Behaviour 2019
Limited evidence of problem-solving in the brown anole lizard (Anolis sagrei)
Robyn M. Screen. University of Hawaiʻi at Mānoa, Honolulu, HI, United States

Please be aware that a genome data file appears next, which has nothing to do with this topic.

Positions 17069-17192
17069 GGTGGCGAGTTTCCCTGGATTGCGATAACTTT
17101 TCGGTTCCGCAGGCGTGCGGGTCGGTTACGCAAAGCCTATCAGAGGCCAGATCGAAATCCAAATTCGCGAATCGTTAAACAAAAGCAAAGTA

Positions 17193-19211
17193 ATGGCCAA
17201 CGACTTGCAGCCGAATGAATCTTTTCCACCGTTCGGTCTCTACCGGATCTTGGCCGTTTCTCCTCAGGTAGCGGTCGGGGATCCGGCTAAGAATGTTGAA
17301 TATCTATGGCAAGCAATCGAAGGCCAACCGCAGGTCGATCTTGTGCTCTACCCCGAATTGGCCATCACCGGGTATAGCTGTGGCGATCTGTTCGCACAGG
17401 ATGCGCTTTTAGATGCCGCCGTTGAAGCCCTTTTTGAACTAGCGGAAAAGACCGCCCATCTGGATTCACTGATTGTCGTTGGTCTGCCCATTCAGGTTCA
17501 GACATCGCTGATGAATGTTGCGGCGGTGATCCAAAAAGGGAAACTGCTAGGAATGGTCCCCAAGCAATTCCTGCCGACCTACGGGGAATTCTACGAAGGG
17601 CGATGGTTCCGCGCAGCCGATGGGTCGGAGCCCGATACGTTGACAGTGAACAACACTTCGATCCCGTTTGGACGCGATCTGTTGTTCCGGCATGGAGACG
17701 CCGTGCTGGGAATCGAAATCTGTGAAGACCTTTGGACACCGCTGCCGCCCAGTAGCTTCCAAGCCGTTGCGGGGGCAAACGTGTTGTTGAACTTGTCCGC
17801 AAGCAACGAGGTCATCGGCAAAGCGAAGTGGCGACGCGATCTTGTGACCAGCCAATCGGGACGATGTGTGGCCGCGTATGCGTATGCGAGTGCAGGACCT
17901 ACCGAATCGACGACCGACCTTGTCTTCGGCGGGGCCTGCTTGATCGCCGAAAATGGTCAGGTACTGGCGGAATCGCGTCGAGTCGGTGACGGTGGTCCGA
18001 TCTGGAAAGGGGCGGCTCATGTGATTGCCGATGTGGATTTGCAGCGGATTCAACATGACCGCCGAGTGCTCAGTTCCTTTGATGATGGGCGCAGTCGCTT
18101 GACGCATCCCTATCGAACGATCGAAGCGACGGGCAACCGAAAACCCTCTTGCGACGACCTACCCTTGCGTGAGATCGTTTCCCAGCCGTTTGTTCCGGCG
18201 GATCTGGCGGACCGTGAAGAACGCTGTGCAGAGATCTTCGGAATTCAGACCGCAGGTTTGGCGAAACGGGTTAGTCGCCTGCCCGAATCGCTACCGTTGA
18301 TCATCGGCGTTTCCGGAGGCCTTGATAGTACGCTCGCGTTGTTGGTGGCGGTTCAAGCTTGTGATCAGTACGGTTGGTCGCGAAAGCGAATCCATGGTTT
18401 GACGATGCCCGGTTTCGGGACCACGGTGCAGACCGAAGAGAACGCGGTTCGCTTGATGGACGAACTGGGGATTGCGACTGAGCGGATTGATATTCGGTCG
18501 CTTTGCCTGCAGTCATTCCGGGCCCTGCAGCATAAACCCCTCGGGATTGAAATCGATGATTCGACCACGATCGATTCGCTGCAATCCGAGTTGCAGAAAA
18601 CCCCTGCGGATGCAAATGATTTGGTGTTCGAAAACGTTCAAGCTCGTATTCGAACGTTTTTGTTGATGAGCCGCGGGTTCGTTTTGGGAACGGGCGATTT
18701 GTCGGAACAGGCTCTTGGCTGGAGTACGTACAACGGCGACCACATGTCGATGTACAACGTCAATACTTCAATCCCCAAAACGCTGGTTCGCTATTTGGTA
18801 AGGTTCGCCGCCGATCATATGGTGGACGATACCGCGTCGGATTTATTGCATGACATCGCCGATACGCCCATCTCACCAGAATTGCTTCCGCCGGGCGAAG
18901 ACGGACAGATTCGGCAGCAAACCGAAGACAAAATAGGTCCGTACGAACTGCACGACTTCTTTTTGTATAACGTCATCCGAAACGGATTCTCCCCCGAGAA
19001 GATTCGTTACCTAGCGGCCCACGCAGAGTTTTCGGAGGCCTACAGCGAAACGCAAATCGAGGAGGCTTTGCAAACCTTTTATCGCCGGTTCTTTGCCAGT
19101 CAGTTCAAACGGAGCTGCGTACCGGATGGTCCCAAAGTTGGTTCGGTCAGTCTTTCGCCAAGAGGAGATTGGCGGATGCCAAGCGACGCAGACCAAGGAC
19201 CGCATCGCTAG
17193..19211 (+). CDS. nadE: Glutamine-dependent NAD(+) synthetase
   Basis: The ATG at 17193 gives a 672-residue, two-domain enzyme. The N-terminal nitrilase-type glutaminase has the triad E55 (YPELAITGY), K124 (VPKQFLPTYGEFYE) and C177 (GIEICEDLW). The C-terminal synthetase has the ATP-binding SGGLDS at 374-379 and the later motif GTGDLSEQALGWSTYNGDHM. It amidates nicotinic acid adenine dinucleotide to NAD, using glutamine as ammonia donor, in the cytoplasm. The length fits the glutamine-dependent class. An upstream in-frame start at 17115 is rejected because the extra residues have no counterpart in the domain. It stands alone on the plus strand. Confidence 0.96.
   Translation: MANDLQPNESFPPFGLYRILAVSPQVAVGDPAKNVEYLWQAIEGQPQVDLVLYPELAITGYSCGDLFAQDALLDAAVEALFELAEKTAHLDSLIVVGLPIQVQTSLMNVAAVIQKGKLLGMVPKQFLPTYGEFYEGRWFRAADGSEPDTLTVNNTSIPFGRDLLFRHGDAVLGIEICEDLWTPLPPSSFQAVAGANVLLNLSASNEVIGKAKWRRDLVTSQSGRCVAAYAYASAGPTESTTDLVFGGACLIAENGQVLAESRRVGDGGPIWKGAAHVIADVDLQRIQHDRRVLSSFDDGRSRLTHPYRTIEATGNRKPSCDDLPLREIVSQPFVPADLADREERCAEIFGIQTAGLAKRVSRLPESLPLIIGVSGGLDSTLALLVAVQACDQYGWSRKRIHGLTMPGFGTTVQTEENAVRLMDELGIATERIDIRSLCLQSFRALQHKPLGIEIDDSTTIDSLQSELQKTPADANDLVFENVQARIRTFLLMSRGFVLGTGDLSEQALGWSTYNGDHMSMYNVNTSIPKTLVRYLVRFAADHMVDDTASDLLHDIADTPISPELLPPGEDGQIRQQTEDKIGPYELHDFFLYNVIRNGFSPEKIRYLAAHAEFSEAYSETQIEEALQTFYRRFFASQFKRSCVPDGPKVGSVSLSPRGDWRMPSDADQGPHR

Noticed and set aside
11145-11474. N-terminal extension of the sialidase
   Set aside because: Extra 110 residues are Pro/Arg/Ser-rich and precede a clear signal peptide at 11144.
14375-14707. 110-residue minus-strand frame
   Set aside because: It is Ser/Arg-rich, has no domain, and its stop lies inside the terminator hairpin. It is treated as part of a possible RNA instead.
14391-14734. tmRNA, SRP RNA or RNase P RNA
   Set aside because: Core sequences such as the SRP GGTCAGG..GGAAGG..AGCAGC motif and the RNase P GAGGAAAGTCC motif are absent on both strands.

Over the past two decades, comparative psychology and animal behavior studies have increasingly explored variation in animal cognition, including animals’ ability to problem-solve. Most studies are focused on mammals and birds, though there are rare instances of reptiles exhibiting higher cognitive abilities. I evaluated the learning ability of 66 wild-caught female brown anole lizards (Anolis sagrei). I utilized a timed detour task and learning set. Lizards could only access their food reward (crickets) by entering a clear plastic tube from one side. Trials were performed in the lab over six to eight consecutive days to evaluate if lizards improved – solved the puzzle more quickly – with experience over time. About half the lizards successfully entered the clear tube at least once: 16 succeeded only once, 9 improved over the week of trials, 6 performed worse over the week of trials, and 3 had variable solve times throughout the trials. I did not see consistent evidence for problem-solving in brown anole lizards, highlighting the need for larger sample sizes in this field. Understanding variation in learning ability in reptiles is crucial before further exploring its significance.